or
may
not
involve inflammation
of the
prostate gland.
The traditional definition
of
prostatitis
may
include
acute bacterial infection, fever, voiding dysfunction,
ejaculation pain,
or
pain in the urethra, penis, scrotum,
low back, abdomen, or perineum that persists for more
than three months.-^" The National Institute
of
Health
has classified prostatitis in four categories (Table
1).^'^^
The most important distinction between
the cat-
egories
of
prostatitis
is the
presence
or
absence
of
bacterial infection. Bacterial prostatitis
is the
leading
cause
of
urinary tract infections
in
men.''° Antibiotics
are often prescribed, which
are
effective
for
treat-
ment of bacterial prostatitis.^" The majority
of
patients
diagnosed with prostatitis (90%
or
greater) have non-
bacterial prostatitis (category HI)." This population
of
prostatitis patients may
be
classified
as
having any of
the following synonymous conditions: chronic pelvic
pain syndrome (CPPS), urologie chronic pelvic pain
syndrome (UCPPS), pelvic pain syndrome (PPS),
or
chronic prostatitis (CP; see Table
2).
Because CPPS (Prostatitis
III and IV) is
poorly
understood, its treatment is non-specific. Among men
younger than
50
years
of
age,
11
% suffer from CPPS
or prostatitis-like symptoms.'" Little research
has
assessed
the
accuracy
of
CPPS diagnoses, because
TABLE 1 NIH CLASSIFICATIONS
FOR PROSTATITIS
TABLE 2 COMMONLY USED
TERMINOLOGY FOR PELVIC PAIN
AND URINARY DYSFUNCTION
Prostatitis
Prostatitis
Prostatitis
Prostatitis
Prostatitis
1
II
Ilia*
lllb*
IV
Acute bacterial
prostatitis
Chronic
bacterial
prostatitis
Chronic nonbacterial prostatitis
Chronic
pelvic
pain
syndrome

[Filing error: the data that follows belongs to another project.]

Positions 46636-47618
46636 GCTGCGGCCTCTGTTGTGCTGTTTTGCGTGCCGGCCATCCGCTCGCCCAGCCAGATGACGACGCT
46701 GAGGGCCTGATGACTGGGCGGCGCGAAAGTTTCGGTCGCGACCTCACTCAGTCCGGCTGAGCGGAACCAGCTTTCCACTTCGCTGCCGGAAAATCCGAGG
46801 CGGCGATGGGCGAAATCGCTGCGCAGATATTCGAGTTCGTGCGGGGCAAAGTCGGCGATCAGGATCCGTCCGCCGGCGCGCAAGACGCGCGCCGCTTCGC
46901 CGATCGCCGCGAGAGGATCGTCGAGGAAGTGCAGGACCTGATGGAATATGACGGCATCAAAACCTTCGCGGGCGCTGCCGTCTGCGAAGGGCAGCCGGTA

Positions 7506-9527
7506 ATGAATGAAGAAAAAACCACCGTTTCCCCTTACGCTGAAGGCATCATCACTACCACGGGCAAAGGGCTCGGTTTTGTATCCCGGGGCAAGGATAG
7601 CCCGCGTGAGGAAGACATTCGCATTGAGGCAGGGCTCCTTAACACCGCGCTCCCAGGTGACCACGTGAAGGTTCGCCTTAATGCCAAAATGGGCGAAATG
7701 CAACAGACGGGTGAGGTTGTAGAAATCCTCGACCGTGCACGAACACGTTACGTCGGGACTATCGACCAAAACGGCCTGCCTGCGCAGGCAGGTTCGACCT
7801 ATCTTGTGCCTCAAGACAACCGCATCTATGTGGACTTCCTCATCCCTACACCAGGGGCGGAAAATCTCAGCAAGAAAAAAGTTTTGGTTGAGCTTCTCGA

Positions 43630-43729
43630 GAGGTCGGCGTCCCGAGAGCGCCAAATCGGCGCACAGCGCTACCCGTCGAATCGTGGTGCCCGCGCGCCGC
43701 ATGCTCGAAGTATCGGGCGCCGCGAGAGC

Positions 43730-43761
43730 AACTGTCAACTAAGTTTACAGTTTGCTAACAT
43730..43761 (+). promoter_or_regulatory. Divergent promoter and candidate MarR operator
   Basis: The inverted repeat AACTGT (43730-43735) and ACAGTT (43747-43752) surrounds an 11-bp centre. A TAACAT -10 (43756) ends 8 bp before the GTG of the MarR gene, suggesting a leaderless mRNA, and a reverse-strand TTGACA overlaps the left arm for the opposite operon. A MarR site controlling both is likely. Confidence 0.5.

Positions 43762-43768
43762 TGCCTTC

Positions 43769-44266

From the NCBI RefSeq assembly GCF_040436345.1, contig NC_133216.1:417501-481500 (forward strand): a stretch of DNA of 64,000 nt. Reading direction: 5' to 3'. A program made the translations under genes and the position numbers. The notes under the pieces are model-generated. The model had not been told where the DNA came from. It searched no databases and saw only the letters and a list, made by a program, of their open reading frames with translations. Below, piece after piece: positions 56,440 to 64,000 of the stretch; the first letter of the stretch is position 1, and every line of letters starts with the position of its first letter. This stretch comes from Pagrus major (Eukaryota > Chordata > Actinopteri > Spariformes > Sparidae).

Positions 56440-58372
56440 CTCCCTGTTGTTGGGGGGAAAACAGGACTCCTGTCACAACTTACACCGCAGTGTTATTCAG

Asymptomatic
prostatitis
Term
Chronic
Pelvic
Pain
Syndrome
Urologie Chronic
Pelvic
Pain
Syndrome
Pelvic
Pain
Syndrome
Chronic Prostatitis
Lower
Urinary Tract
Symptoms
Abnormal
voiding
Abbreviation
CPPS
UCPPS
PPS
CP
LUTS
Definition
Prostatitis
111,
Prost-
adynia
Prostatitis
111.
Prost-
adynia
Prostatitis
111,
Prost-
adynia
Prostatitis
11,
Prosta-
titis
III
Urinary
dysfunc-
tion/
'
Distinguishing between MIA
and
IIIB
has no
clinical significance
symptoms
are
vague
and its
etiology
not
well under-
stood. Diagnostic tests are
not
often utilized, because
they
are
difficult, uncomfortable,
and
expensive
to
perform.^" CPPS
is
idiopathic and its diagnosis
is
typi-
cally based exclusively on symptoms." CPPS may have
a cause that
is
external
to the
prostate gland, such
as
a bladder outflow
or
pelvic floor muscle disorder.^"
Beneficial therapeutic effects derived from rehabilita-
tion, manual therapy,
and
biofeedback may relate
to
the involvement
of
pelvic floor musculature
in the
etiology
of
CPPS.'-^-"
Treatment
Although rehabilitation, manual therapy, and biofeed-
back have been reported
to
provide positive results
for
the
treatment
of
pelvic pain